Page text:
Condensed soups figure heavily in I Hate to Cook. So do canned and frozen vegetables, as well as Parmesan cheese, paprika, and parsley because, according to Bracken, “even if you hate to cook, you don’t always want this fact to show.” Using garnishes, she reasoned, “still shows you’re trying.” All of the recipes could be prepped in 15 minutes or less, something they had in common with the dozens of other convenience recipes popular at the time.

What distinguishes I Hate to Cook — and makes it such an absolute delight, even 60 years later — is Bracken herself (the drawings by Hilary Knight, best-known as the illustrator and co-creator of Eloise, also help). From that memorable opening line onward, she is sardonic and funny, issuing instructions like “let it cook five minutes while you light a cigarette and stare sullenly at the sink,” or “just shut your eyes and go on opening those cans.” She’s the friend who suggests “the girls” go out for cocktails instead of having a sedate Ladies’ Luncheon at home, who cheerfully dismantles food-world pretensions (never say “hot,” she advises, when you can say “piping hot”), and whose Hootenholler Whisky Cake recipe begins, “First, take the whisky out of the cupboard, and have a small snort for medicinal purposes.”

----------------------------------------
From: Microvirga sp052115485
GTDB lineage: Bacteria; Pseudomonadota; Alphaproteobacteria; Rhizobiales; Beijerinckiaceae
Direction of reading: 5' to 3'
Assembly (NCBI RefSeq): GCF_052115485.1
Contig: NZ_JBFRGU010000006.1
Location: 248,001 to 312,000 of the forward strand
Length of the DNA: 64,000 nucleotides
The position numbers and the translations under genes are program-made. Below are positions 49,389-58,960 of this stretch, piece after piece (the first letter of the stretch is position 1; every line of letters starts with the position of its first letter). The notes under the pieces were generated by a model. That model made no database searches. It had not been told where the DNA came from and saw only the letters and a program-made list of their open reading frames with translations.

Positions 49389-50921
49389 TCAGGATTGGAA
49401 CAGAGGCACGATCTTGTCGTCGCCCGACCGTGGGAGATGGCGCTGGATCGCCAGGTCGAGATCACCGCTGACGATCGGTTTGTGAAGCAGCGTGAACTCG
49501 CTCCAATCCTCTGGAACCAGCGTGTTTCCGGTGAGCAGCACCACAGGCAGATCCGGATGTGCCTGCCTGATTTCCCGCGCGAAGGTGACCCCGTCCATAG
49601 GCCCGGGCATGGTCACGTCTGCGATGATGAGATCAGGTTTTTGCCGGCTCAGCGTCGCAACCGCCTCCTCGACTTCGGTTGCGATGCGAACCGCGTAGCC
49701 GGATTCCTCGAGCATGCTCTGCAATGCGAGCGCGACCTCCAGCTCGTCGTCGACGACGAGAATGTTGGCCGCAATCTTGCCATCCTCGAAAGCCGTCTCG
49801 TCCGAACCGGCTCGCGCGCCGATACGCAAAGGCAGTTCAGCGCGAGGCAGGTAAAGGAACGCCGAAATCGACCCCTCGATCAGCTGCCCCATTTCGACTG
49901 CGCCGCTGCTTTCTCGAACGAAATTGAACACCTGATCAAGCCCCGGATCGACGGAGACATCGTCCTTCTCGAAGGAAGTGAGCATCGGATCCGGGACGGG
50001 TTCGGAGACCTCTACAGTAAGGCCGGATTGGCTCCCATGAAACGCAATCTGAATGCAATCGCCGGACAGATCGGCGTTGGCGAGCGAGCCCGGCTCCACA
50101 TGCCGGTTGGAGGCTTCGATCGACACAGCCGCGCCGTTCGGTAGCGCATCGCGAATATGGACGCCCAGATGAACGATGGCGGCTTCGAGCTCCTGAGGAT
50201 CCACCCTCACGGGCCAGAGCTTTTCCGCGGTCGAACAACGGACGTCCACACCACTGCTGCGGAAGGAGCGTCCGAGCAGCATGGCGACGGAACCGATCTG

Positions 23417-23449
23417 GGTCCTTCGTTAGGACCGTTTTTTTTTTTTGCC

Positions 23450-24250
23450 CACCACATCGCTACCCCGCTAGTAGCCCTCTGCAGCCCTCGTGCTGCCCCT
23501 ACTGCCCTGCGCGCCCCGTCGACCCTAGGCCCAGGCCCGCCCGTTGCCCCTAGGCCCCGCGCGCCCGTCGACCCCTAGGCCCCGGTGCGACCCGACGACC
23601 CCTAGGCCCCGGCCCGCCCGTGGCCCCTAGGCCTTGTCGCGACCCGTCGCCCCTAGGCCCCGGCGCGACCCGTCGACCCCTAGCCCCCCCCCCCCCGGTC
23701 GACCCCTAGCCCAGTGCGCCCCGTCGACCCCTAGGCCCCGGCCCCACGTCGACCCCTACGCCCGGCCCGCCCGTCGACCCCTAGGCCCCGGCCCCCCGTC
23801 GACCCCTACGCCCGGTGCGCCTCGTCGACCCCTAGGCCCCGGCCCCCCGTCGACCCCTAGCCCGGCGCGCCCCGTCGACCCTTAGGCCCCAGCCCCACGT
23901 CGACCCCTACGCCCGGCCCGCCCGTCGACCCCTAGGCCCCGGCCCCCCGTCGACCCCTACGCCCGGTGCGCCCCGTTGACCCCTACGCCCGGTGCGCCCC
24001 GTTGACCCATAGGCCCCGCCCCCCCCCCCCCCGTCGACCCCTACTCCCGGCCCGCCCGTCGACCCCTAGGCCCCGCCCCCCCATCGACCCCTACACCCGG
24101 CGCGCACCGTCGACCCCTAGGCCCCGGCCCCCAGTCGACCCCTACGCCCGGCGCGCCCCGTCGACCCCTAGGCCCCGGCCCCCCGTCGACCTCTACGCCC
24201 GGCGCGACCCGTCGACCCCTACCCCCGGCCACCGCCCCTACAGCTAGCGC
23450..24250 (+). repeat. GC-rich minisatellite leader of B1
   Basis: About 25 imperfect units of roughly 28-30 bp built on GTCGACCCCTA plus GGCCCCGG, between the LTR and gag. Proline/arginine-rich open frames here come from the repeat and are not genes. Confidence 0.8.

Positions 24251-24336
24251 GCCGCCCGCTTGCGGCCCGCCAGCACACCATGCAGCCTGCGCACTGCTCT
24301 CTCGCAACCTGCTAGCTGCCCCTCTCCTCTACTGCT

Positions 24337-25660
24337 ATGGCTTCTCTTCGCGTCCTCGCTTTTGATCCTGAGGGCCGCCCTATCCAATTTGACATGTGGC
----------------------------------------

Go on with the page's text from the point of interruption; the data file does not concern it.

In other words, she understands that the best way to fight the despair of domestic servitude is to laugh about it and get other women to join you (and to take a snort of whiskey when you need it).


It looks like a Brazilian version of a jibarito—it puts the sandwich on a bean fritter. Sandwich Tribunal explains the acarajé sandwich:

This bean fritter came to Brazil with the Yoruba people of West Africa, where the fritters are known as Akara. Brazil was the single largest importer of African slaves during the centuries when the African slave trade was active. Brazil was also the last country in the West to formally end slavery in 1888, though the practice had been in decline for decades and many slaves had been manumitted before slavery was formally outlawed. Bahia, a state in Northeastern Brazil, had a particularly high concentration of sugar plantations, and the conditions for the slaves working these plantations were quite harsh, leading to multiple slave revolts in the early 19th Century. Despite the heavy-handedness of the Portuguese plantation owners, the Africans in Bahia were able to preserve much of their cultures of origin, and that African influence is still seen in the area today.